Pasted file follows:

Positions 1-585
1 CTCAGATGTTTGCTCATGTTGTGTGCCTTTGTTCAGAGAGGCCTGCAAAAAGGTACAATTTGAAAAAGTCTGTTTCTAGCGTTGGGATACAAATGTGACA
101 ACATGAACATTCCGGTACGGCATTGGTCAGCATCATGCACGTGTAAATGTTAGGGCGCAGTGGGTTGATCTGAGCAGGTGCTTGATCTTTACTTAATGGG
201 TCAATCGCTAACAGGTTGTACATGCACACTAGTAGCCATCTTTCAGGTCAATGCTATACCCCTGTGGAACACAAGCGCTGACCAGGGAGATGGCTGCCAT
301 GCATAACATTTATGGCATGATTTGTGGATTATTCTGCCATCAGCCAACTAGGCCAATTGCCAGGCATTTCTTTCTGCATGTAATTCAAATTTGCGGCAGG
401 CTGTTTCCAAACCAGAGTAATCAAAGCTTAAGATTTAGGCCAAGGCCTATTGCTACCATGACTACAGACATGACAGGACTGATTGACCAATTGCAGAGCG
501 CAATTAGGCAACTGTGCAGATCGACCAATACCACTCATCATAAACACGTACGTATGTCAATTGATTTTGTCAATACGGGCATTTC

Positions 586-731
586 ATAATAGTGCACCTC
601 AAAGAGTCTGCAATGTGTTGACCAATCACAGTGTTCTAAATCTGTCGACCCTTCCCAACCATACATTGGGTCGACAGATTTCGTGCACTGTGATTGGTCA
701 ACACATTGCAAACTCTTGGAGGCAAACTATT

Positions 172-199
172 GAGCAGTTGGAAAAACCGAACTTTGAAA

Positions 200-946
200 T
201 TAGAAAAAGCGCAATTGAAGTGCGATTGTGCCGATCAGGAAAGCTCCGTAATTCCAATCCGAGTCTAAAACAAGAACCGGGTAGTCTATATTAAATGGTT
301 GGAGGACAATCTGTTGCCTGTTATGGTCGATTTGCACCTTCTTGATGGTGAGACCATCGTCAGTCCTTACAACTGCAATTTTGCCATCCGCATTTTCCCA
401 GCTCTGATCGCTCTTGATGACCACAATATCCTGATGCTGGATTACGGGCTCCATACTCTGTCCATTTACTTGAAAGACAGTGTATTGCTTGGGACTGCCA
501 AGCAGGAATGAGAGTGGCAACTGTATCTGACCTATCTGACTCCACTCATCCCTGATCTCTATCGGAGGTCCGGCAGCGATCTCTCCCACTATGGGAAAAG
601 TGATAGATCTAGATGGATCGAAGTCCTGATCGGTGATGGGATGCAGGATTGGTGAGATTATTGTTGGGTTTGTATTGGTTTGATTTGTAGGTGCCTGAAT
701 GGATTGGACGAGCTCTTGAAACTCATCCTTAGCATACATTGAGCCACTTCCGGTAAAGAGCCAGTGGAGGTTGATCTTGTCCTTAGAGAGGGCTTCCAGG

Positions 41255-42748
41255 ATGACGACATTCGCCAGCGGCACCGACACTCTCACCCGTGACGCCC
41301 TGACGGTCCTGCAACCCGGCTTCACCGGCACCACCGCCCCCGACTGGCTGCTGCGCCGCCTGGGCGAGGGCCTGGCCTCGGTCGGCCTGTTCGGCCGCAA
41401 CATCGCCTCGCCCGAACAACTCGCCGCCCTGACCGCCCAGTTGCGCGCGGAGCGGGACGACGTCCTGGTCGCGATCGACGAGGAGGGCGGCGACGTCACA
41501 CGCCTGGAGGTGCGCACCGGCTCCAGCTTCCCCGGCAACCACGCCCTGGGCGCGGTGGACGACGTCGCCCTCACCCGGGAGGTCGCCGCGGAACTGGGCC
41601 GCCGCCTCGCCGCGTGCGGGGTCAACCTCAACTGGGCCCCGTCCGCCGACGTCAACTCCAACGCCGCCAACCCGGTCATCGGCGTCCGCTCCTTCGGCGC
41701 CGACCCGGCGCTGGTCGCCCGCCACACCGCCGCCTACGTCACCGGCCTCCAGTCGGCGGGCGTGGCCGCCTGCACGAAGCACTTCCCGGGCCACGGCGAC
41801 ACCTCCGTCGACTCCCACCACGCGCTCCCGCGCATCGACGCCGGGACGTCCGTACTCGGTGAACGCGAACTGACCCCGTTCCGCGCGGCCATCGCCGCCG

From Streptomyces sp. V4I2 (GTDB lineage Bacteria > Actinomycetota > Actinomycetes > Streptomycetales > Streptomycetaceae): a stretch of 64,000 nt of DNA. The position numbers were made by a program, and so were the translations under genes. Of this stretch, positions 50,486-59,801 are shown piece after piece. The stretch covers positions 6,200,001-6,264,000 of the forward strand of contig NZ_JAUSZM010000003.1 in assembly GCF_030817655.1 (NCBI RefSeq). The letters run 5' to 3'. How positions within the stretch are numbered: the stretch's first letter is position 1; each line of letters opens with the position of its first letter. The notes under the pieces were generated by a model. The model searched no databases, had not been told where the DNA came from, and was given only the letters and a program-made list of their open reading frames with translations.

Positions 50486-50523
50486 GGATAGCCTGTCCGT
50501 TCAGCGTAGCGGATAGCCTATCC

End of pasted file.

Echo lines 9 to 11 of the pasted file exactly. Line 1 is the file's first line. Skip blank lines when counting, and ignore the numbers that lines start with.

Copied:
586 ATAATAGTGCACCTC
601 AAAGAGTCTGCAATGTGTTGACCAATCACAGTGTTCTAAATCTGTCGACCCTTCCCAACCATACATTGGGTCGACAGATTTCGTGCACTGTGATTGGTCA
701 ACACATTGCAAACTCTTGGAGGCAAACTATT